Benjamin Franklin, 1747
On a warm summer day when the relative humidity (RH) starts to climb, the surface conductivities of insulating materials such as NylonTM, PVC, and PlexiglasTM, etc., begin to rise. Triboelectric charging still occurs, but the separated charge apparently dissipates more rapidly and the performance of many electrostatic devices, from the electrophorus to the van de Graaff generator, suffers. Above ~60% RH, performance starts to deteriorate noticeably, and above ~70% RH, it is probably best to defer your demonstrations for another day, and perhaps head for the beach.
When the relative humidity is between 60% and 70%, and the temperature is not too high, there are a few simple measures that can be taken to combat the effects of humidity.
As temperature and humidity rise, all of these measures inevitably begin to lose their effectiveness; therefore, the serious hobbyist or lecture demonstrator will need to experiment with various countermeasures to find the ones most effective for a given apparatus and given set of conditions. Anyone wishing to demonstrate electrostatic phenomena had best be prepared for occasional embarrassment, when the apparatus does not work well, or genuine humiliation, when nothing works at all.
What humidity does is to increase the
adsorption of water on to the surface of insulators (such as glass or plastics) and the
absorption into many other materials. This moisture has the effect of decreasing the
resistivity, which allows charge to be conducted away and reduces maximum attainable voltages
and electric fields. Paper is an example of a very common material that is highly susceptible
to the effects of humidity. The developers and designers of xerographic copy machines learned
very early about this trait of paper. The graph below shows the influence of relative humidity
on bond paper at room temperature.
For certain electrostatics demonstrations, some very specific measures can to be taken. For example, in the case of the vapor ignition demonstration, the hand-held piezoelectric sparker can be used as an ignition source on warm, humid days when the capacitive discharge obtainable from an electrophorus is too anemic. Sometimes the problem is moisture inside the ignition chamber that has condensed out of the humid air by the cooling action of the evaporating flammable solvent and shorts out the sparking electrodes. To avoid this trouble, use a hair drier to dry the inside of the chamber.
One approach to the problem of humidity, suitable for laboratory demonstrations though perhaps not so convenient for the lecture hall, is to store all the equipment in a heated enclosure. The air within the enclosure, warmed to about 10 deg C above ambient, has reduced relative humidity; and this measure is usually sufficient to control surface conduction on insulating materials. Lichten and McGrath made a large enclosure, about one cubic meter in size, out of PlexiglasTM and, never removing the equipment, performed the demonstrations inside it [Lichten and McGrath, 1984]. They reported success in demonstrating electrostatic phenomena in humid summer weather.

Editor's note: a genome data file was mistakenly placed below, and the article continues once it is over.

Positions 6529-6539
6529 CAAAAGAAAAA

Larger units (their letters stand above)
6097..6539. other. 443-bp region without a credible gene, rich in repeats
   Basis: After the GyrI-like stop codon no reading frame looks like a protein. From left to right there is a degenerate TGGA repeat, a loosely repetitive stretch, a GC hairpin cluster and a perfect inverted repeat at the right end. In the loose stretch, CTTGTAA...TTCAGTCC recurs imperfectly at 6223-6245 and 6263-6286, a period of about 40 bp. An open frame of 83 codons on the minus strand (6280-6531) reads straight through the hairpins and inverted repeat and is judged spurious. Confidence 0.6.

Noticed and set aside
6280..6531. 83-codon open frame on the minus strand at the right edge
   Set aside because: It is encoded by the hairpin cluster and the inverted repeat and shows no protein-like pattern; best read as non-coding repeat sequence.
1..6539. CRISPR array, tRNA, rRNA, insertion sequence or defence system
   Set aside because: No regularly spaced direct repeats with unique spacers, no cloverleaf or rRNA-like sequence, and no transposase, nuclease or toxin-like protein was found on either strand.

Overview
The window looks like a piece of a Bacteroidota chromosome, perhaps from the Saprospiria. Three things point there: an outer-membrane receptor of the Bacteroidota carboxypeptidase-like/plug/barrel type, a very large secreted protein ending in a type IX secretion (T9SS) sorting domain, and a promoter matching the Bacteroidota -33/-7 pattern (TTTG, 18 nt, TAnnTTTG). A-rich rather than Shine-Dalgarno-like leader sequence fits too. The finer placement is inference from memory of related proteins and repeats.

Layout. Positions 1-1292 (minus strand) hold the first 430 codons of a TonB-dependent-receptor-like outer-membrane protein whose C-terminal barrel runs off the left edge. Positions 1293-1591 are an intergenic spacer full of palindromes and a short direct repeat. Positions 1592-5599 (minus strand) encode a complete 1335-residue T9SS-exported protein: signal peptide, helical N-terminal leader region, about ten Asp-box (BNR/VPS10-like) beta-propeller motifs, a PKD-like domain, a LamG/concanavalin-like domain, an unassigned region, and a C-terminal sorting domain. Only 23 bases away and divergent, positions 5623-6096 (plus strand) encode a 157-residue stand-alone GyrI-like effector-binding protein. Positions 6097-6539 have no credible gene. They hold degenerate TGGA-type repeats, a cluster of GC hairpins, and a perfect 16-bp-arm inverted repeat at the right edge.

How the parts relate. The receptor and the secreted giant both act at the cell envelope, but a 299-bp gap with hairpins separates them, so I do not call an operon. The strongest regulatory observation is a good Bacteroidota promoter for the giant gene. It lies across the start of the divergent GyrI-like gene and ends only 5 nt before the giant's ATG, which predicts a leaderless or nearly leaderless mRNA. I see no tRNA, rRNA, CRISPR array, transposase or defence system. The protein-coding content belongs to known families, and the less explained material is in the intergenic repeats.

Though few electrostatics demonstrators will ever be heard to complain about low humidity conditions, there are certain demonstrations where problems can arise in very dry weather. For example, a slightly conductive property for the bench or tabletop upon which rests the apparatus is usually beneficial [Bakken Library, 1995]. The electrophorus is a good example of such a case. Here, when the tabletop or bench is plastic-coated or if the atmosphere is very dry, so that the table is made insulating, then the reliability can be enhanced by making the bench into a ground plane. A sheet of conductive plastic or aluminum foil, or wiping the table-top with a damp cloth, will serve this purpose.
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additional useful suggestions for dealing with humid conditions.
Bakken Library and Museum, Sparks and Shocks, Kendall/Hunt Publishing Co., Dubuque, IA, 1995, pp. 78-80.
W. Lichten and P. McGrath, "Electrostatics demonstrations at high relative humidity," Am. J. Phys., vol. 52, January, 1984, p. 86
E. M. Williams, The Physics and Technology of Xerographic Processes (Wiley, New York) 1984, pp. 213-216.